The North American F&A Sector Moving to the 2020s

Farm economics, consumer trends, macroeconomics, and policy will be the major forces reshaping the North American food & agribusiness sector as we move towards 2020.

picture of the USDA

The objective of this paper is to introduce some our long-term views for the next three to five years that include:

  • In 2017/18, U.S. row crop farmers have a 75 percent probability that returns will be less than total debt. Due to contraction in production area and steady demand, 2019/20 is projected to have a greater than 50 percent probability of returning profits greater than interest expenses. After 2018 and beyond, we anticipate a lower cost structure, particularly in land values.
  • Mexican and Canadian feed prices continue on the upside as a result of FX effects adding pressure to end users, including animal protein. Producers without access to the export markets show lower margins, increasing the possibility of consolidation, particularly in the Mexican beef and pork sectors.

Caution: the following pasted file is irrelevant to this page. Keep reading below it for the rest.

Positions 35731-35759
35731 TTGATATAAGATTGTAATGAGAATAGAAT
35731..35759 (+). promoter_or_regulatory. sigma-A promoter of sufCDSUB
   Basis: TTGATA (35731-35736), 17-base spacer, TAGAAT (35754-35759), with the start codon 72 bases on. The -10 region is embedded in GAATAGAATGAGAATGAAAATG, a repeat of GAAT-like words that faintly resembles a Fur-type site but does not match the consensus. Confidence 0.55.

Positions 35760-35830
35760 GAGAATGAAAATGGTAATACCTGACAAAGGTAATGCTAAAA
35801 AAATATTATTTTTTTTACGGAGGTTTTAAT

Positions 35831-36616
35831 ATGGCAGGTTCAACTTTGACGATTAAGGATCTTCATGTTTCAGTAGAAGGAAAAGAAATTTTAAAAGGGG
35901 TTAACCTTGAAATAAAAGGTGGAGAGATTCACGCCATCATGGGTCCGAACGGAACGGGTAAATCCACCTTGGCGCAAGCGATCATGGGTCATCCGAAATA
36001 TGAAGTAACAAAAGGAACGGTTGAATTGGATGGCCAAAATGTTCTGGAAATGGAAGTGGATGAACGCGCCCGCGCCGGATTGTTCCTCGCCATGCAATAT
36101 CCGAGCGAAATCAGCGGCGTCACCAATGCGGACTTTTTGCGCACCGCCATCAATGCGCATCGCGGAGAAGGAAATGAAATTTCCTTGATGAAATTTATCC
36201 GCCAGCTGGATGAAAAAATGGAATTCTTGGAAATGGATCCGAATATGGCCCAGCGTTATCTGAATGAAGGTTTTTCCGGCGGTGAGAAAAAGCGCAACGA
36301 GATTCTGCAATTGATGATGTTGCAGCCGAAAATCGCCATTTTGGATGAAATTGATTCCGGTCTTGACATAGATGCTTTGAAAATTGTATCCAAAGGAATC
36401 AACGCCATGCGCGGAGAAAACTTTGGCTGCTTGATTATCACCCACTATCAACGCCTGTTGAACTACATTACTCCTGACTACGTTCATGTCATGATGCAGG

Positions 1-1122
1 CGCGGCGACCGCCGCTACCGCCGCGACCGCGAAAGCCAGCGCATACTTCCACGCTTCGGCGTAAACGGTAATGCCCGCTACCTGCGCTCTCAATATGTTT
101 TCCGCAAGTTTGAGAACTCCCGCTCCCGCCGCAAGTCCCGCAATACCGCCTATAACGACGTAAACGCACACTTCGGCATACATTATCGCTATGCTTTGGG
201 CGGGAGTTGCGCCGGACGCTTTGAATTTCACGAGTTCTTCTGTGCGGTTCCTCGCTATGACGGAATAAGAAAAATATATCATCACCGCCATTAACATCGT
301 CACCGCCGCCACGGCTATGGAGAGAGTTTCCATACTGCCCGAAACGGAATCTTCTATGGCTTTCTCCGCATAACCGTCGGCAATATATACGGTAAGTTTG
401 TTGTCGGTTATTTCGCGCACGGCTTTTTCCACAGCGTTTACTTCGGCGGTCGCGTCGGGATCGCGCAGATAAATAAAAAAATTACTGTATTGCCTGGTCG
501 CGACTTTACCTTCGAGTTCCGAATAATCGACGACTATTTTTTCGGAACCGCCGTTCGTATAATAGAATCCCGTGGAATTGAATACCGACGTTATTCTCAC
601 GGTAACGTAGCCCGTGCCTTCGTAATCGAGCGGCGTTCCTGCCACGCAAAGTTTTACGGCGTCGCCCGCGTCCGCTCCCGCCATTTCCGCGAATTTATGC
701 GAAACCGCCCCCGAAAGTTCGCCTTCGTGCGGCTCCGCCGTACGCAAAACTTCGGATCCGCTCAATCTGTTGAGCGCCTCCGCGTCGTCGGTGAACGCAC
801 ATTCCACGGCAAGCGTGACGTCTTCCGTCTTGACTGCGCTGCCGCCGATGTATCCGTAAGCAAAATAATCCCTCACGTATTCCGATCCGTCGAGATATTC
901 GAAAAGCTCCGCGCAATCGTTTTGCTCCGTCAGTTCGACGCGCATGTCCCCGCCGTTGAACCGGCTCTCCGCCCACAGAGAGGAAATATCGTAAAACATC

• Farm equipment manufacturers will continue to see a slowdown in the U.S. until farm income recovers to the point at which buyers can take on incremental debt. We expect a modest rebound to begin in 2018.
  • The U.S. animal protein sector grew significantly in 2016, and it is expected to expand again in 2017. As a result, margins are expected to tighten by 2018. Consequently, during 2019 and 2020, production is expected to grow marginally. The challenge for the U.S. industry is to remain competitive while meeting changes in consumer preferences. The Mexican meat sector continues to grow and has the potential to rebound in 2017, but all depends on exports, domestic consumption, and biosecurity. For Canada, everything is about policy.
  • The U.S. and Canadian dairy industry is seeing continued competition from non-dairy and plant-based alternatives. In order for the dairy industry itself to remain at the forefront of everyday nutrition, it needs to prove it is a sustainable source of nutrition. Mexico will follow this path.
  • Declines in core carbonated soft drinks (CSD) volume will continue to press non-alcoholic performance in North America. Opportunities for growth will come in adjacent categories, especially coffee/energy; plant-based, value-added water; and even probiotics that play to key consumer trends.
  • In 2017 and 2018, we anticipate changes in U.S. policy, including the 2018 U.S. Farm bill. Restrictions on NAFTA trade and migration could be the main disrupters of the F&A sector in the region.
  • Consumers continue to reshape the food industry, as is the case for animal protein, dairy, the beverage industry, and even sugar.